Do you have a collecting hobby? Whether it’s T-shirts, antique hurricane lamps, books with skeletons in the cover art, or something else, collecting can be really enjoyable. It can be fun to hunt for additions to your collection, and it puts you in contact with others who share your interest. And it provides those who love you with no-fail ideas for birthday gifts.
Collecting can, of course, be expensive (depends on your particular interest). And sometimes collections are really valuable, which makes them tempting targets. There are also people who are so obsessed with their collections that they become dangerous. There are other risks, too, when you’re a collector. Little wonder collections come up so often in crime fiction. Here are just a few items; there are a lot more.
In Agatha Christie’s The ABC Murders, Hercule Poirot works with Chief Inspector Japp and local police forces to solve a disturbing series of crimes. The murders have in common that Poiroit receives a cryptic warning note before each one, and that an ABC railway guide is found near each body. One of the victims is retired throat specialist Carmichael Clarke. He always had a passion for Chinese pottery and porcelain; and, when he inherited a fortune, he was able to devote much more time and money to that passion. Clarke’s love of collecting isn’t the reason he is murdered. But it is an interesting aspect to his character. I know, I know, fans of Cards on the Table…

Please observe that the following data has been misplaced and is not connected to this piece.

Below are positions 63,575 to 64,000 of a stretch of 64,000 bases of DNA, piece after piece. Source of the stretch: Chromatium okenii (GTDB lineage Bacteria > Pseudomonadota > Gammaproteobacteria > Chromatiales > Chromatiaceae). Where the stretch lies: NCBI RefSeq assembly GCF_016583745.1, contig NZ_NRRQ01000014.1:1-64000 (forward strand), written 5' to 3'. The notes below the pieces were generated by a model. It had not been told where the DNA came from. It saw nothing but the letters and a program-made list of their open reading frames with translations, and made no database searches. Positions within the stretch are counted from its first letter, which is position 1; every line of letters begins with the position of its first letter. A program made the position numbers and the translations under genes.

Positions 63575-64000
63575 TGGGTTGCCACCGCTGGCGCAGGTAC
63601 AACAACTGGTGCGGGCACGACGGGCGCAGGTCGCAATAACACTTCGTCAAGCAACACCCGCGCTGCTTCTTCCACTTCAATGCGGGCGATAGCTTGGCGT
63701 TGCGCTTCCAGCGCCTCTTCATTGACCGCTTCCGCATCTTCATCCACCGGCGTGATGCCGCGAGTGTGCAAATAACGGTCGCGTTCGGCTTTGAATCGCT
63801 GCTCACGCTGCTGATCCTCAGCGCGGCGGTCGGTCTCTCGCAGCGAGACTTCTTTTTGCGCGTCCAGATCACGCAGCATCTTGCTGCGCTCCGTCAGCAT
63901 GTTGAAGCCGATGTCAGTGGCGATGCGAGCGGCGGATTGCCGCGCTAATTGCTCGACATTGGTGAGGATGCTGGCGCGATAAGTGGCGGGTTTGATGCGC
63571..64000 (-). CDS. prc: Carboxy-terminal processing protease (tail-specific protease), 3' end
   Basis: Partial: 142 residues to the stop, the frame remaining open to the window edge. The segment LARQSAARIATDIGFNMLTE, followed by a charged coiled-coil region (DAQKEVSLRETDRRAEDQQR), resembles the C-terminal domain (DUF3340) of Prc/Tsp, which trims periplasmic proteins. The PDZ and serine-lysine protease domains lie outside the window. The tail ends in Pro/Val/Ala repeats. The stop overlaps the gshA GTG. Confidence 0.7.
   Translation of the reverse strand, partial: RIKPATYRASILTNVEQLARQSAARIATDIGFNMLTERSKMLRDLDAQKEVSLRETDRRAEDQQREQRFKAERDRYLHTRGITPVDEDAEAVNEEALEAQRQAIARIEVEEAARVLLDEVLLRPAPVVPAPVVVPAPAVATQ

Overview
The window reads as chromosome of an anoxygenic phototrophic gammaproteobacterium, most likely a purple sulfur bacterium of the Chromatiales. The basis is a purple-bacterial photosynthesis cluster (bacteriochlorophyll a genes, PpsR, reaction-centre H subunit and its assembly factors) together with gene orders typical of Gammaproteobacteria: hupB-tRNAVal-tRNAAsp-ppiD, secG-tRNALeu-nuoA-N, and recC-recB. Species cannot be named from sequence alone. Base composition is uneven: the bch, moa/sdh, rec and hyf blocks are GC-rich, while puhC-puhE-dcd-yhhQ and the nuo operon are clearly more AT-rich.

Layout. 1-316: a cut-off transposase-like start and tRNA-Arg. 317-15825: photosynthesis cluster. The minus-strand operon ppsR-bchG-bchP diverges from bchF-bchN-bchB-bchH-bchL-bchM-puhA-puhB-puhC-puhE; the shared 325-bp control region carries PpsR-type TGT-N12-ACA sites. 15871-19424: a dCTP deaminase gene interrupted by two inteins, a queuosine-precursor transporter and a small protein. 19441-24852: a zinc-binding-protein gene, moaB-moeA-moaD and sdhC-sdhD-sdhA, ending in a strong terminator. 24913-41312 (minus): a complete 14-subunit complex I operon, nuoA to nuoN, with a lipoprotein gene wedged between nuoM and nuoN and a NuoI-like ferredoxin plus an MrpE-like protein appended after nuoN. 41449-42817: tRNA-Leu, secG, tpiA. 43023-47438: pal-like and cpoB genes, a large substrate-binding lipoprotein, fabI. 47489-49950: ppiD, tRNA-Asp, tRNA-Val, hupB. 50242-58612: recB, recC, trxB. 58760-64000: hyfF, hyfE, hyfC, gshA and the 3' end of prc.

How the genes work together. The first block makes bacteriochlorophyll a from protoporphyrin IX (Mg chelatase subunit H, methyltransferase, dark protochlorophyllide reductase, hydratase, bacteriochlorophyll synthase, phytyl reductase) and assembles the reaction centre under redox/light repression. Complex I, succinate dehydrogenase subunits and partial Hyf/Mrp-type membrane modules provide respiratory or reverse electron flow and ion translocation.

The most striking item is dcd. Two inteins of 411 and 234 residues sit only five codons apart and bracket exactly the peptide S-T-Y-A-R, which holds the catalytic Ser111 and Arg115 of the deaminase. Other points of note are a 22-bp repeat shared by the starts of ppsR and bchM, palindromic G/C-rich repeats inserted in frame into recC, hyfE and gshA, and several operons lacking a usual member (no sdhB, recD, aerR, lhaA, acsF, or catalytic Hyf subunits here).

Ellery Queen’s The Origin of Evil also includes a character with a collection. In that novel, Queen has taken a house in the Hollywood Hills as a writing retreat. His plans change, though, when he gets a visit from nineteen-year-old Laurel Hill. She’s recently lost her father Leander to a heart attack which she’s convinced was deliberately caused. Queen is reluctant to get involved in the case at first. But he’s persuaded to look into the matter when Laurel tells him that her father’s death was preceded by a series of macabre ‘gifts.’ Her claim is that someone wanted him dead, and probably wants his business partner Roger Priam dead too, since Priam also has received ‘gifts.’ Priam doesn’t want Queen to get involved, but Laurel insists. As Queen looks into the matter, he learns more about Priam. The man’s not particularly educated, and not interested at all in literature or reading. But he does have a collection of ‘great books’ in expensive bindings. He owns the books more because rich men are supposed to have a library of fine books than because of any interest on his part. Still, the books do play a role in solving this mystery. I know, I know, fans of The Adventure of the One-Penny Black.
In Caroline Graham’s A Ghost in the Machine, we are introduced to financial consultant Dennis Brinkley. He has a very unusual collecting hobby: antique war machines. In fact, he’s got a special room set aside for his acquisitions. One night, he’s killed by one of his devices. The police theory is that this was a tragic accident, but Brinkley’s friend Benny Frayle doesn’t think so. She tries to persuade DCI Tom Barnaby to look into the matter, and he agrees to review the case file. He sees nothing untoward in it though. The police did a thorough and careful job, and there’s no reason to believe they were wrong. But then, self-styled medium Ava Garrett dies of poisoning not long after a séance in which she revealed some details about Brinkley’s death. Now Barnaby and his team have two suspicious deaths to investigate.